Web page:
They would appreciate a finer substrate. Sand or very fine gravel. Nothing too sharp. They like to dig. I'm my tank I have Dolan blasting gravel. It took a lot of rinsing but I really like it

I'm not a fan of carbon. I am a fan of frequent water changes though.

My two cents is still that peacocks don't get too large. Mbunas and aulonocara would both fit fine in a 55 gallon. Not to be mixed though. Those mbunas they sell at petsmart will grow to the same size as the peacocks they sell.
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OFL replied the topic: i need some advice!!!!

BlueMoonJay wrote: OFL: Yes, I tested my water a while ago using my API kit. The ph reading didn't even go through on the normal kit, so I had to use the high range kit and it tested at 8.6, with 1.0ppm of ammonia. But I am going to be running activated carbon in the filter, as well as an ammonia absorber. Hopefully that would help.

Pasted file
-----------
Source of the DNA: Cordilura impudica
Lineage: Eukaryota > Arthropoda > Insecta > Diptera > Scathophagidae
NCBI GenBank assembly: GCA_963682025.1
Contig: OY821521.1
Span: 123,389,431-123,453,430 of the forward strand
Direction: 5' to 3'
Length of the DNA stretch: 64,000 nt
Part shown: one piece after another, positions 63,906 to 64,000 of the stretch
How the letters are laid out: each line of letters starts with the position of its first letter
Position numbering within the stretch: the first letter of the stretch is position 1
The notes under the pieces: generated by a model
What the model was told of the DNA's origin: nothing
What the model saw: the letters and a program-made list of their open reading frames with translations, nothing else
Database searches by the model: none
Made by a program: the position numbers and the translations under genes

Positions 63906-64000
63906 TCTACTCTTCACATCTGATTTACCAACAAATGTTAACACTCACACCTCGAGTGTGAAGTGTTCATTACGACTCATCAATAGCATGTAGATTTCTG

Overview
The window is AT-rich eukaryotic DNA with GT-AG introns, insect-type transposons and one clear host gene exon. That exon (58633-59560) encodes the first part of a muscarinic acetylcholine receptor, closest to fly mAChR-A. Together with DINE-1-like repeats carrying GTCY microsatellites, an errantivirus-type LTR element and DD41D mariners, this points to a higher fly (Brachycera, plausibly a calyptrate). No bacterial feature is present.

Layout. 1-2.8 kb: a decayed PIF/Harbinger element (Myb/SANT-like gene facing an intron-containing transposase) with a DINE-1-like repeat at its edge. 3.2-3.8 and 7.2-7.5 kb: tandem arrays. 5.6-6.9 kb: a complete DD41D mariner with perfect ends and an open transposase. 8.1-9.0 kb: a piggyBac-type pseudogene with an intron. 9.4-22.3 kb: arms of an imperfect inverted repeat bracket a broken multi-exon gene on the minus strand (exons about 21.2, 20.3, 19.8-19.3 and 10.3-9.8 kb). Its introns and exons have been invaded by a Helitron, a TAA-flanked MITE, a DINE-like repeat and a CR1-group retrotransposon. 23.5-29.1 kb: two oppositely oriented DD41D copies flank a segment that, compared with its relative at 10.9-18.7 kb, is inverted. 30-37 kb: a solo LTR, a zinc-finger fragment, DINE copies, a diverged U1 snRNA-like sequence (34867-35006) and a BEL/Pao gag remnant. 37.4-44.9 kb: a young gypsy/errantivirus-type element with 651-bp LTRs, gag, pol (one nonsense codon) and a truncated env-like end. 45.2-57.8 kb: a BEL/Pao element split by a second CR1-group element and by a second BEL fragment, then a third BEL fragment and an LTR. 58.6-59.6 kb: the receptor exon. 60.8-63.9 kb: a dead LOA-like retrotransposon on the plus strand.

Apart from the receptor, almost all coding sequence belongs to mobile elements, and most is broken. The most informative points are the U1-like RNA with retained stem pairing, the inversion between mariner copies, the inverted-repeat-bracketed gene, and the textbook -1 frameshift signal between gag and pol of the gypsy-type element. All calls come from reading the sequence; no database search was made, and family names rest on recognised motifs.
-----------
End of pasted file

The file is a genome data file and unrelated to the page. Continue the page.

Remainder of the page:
Nina: My plan was going to be the mbuna, as I have heard peacocks do get rather large. So, in a 55, what would he the safest route? I don't plan on getting too involved with these species (I'm much more for Angels), but they are colorful and can make an attractive tank, so I will give them a shot.

So with the ph that high in my tap already, what substrate should I go with, since I already know I'm more than likely going to need rock caves?


I take it you haven't got any fish at the moment? What is your water temperature? As it stands, your water is extremely toxic for fish, given the fact that you have a high pH and ammonia present, and I would have thought a fairly warm temperature, between 25°C-28°C.

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BlueMoonJay replied the topic: i need some advice!!!!

I more than likely won't buy from petsmart, I have a mom and pop lfs about 3 blocks from my apartment to where I can just order what I'm looking for, so I may just go that route.

So, do you think just basic play sand would be ok?